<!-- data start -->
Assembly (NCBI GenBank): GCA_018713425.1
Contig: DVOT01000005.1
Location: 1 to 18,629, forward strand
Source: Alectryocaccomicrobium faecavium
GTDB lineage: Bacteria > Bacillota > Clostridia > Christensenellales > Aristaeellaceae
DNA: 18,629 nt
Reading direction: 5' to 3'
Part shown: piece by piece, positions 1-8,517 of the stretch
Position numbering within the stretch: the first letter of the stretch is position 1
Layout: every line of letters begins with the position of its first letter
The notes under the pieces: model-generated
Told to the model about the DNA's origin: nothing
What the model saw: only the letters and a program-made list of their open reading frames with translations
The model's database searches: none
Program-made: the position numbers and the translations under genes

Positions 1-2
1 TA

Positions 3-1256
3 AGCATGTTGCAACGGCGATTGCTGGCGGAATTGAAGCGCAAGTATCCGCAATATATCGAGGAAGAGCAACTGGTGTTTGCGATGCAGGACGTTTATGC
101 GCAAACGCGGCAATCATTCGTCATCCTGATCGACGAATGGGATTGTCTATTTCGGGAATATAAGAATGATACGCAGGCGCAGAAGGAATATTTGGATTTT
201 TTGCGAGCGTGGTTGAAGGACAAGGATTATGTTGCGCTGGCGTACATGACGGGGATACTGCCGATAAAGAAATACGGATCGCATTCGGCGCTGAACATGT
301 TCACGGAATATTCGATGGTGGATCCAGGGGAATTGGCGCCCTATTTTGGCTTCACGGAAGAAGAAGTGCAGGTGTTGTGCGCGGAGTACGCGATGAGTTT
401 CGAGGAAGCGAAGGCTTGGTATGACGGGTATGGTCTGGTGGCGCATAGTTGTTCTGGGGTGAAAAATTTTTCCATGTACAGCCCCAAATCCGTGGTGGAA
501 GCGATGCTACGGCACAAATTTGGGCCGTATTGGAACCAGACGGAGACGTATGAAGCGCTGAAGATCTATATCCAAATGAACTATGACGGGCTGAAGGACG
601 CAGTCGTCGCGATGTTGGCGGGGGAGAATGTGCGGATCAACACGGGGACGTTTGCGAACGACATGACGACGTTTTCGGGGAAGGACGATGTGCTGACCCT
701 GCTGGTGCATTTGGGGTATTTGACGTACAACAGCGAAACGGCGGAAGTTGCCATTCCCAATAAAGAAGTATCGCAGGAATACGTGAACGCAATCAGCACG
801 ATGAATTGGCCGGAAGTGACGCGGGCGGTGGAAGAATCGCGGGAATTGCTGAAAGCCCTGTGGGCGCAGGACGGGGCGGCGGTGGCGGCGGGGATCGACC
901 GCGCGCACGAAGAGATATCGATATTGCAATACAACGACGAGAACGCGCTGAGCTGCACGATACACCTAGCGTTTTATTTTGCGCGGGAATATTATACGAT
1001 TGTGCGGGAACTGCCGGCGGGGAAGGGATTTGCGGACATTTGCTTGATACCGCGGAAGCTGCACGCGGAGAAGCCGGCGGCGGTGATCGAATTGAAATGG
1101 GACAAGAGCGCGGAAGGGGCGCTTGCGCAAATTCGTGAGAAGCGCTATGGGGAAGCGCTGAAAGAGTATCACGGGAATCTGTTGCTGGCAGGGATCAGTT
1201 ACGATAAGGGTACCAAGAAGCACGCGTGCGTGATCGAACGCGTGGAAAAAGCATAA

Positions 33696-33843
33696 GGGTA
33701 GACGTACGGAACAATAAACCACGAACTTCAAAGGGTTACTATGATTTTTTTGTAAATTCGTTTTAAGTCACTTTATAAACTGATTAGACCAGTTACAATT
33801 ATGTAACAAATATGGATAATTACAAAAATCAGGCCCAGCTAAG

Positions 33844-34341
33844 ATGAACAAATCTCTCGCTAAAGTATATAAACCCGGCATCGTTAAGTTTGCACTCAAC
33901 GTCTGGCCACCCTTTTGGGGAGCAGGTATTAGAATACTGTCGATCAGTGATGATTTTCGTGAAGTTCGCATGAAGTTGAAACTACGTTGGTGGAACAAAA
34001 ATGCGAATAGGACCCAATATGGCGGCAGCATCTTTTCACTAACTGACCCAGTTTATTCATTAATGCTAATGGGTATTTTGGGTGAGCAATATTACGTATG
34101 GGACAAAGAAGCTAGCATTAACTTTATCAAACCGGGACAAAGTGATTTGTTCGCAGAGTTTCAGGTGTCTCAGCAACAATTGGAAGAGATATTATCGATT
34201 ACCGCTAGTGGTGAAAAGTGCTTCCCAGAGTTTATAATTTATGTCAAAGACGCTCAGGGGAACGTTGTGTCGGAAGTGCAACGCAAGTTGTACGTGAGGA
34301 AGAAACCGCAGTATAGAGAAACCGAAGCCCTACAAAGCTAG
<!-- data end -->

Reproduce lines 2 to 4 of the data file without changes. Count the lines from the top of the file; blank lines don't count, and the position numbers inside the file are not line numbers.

Contig: DVOT01000005.1
Location: 1 to 18,629, forward strand
Source: Alectryocaccomicrobium faecavium